Do I Have to Go to That?

For most teachers, the words “professional” and “development” used closely together and sent in an e-mail (usually with the word “mandatory” thrown in there), is akin to wasting an hour (or three) of their time.

Time they could be planning. Time they could be getting ahead. Time they could making copies.

Trainings are seen as a waste of time.

And to top it all off, they’re boring, probably involves an uncomfortable chair or bench, and the coffee sucks — if there is any.

chair

As a new-to-district coordinator, this tells me a few things about culture — a few things I want to change.

Mindset

Although most have read or been through trainings on #GrowthMindset, this great aversion to professional development is a one symptom of a fixed mindset.

Especially in my instructional technology realm, I hear, “I’m just not a technology person” or, “It’ll change in a few weeks anyway, why learn now” or even, “I don’t use technology in my classroom” when I show up to a campus to build capacity.

heads

Saying you aren’t a technology person is also saying that you won’t become one. That’s a fixed mindset. Using the every-evolving nature of technology as an excuse not to learn about any technology is also a fixed mindset. And the ultimate “I don’t use technology” excuse is probably just not true.

At one point you learned how to use the projector, how to log into the computer, how to use the document camera, and how to print to a variety of printers around your campus. You use technology in your classroom.

I’d love to dive head first into growth mindset and see administrators and teachers really living it — committing to learning and growing together despite the stress of possibly not succeeding the very first time you try something new.

Culture

Hearing such hostility toward professional development also makes me think of some cultural issues that may need to be addressed.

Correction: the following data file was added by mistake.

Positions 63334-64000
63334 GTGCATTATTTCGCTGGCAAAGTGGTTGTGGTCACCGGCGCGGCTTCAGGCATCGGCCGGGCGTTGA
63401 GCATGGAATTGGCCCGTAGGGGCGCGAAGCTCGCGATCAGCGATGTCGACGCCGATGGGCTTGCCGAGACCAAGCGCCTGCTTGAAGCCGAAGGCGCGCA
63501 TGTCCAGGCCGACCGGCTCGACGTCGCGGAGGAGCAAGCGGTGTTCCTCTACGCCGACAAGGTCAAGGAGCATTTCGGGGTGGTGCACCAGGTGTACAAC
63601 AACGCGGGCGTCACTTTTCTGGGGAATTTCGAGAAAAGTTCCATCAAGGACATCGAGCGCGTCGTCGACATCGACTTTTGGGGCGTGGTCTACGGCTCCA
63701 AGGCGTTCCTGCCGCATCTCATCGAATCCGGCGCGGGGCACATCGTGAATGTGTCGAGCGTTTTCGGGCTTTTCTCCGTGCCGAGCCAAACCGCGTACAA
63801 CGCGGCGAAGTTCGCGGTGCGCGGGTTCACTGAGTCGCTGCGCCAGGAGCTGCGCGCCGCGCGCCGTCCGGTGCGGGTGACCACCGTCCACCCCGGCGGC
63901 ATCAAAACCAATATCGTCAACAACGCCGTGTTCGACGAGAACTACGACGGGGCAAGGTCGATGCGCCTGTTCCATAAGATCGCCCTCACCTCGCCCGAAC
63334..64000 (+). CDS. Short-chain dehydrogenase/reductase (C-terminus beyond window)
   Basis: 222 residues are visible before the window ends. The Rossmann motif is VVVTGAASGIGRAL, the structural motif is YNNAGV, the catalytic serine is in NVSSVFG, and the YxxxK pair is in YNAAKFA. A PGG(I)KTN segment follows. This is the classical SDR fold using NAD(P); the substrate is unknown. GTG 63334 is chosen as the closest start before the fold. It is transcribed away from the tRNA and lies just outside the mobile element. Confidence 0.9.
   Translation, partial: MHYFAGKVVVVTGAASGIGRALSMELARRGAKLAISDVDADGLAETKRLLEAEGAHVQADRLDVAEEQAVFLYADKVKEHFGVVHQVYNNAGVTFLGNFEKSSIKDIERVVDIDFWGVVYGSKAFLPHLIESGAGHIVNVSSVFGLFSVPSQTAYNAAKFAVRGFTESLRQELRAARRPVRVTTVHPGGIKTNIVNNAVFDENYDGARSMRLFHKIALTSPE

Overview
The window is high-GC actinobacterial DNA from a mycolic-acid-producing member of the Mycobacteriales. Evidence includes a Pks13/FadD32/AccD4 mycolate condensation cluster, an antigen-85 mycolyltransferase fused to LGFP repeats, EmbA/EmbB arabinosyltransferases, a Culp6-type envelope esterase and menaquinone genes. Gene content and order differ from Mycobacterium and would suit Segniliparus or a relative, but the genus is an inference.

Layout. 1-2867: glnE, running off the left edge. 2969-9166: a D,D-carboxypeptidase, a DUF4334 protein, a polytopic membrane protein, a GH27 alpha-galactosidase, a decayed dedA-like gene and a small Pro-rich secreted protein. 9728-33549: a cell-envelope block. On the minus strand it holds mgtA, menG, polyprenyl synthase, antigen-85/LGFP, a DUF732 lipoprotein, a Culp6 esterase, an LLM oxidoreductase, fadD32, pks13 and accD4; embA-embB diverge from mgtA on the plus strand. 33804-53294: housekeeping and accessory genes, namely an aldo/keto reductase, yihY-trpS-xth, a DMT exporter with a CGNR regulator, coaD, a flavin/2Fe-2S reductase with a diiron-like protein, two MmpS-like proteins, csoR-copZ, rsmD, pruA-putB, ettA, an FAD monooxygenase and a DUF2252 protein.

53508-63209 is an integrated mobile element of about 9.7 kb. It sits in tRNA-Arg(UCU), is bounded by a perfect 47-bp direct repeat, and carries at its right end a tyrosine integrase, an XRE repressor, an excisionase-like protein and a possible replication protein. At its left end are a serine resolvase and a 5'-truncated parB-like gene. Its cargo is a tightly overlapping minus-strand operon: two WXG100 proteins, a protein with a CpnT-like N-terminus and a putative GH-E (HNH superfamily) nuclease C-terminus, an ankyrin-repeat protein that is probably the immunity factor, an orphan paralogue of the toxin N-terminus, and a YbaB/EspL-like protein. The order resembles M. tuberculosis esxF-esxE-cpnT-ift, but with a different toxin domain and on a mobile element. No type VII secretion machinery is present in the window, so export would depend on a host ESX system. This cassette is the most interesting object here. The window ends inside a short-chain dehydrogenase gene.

Questions about PD are valid: Is this worth my time? Will this help my students be successful? Will this allow me to grow as a professional? Will I be a better teacher in some way because of this training?

The answers to those questions should be yes. If there’s a “no” in there somewhere, I reconsider the training or the format of the training or the word “mandatory”.

CSL_Culture2

Perhaps these teachers have been tormented in the past with less than worthwhile PD. Perhaps the objectives weren’t clear on how the training would benefit the teacher. Perhaps they were too long, not differentiated, and flat out boring.

If so, we gotta change this part of culture.

Tranings should always be beneficial. They should always be differentiated. And they should always be uplifting.

Sit and get to every teacher on campus should go out the door. We expect so much more that sit and get from teachers in their classrooms, the least we can do is model our expectations in our trainings.

Action Item

For you and me, since we don’t make district-wide decisions, we have to lead from wherever you are.

If you give trainings like I do, let’s try and make every training worthwhile. Maybe we ask ourselves, “Does this really warrant taking their entire hour and a half conference or could I get it done in half the time?”

We can always look at the time, place, learning path, and pace of our training and see what the learners can have control over. Yeah — I’m talking #blendedyall.

Let’s innovate our trainings in the way we want our students to learn in the classroom.

If you attend trainings, let’s try and shift our mindset to one of growth. Ask thoughtful questions. Make connections to the work you do and the work you want to do. Participate fully in the training. Ask for differentiation before the day of the training. Hold the trainers to the same expectations you hold for yourself. If you find yourself wanting to ask, “Do I have to go to that?”, think about replacing that question with “Oh I get to go to that?” and go in expecting to grow.

Professional development has a bad reputation. Only we can change that.take-action

 

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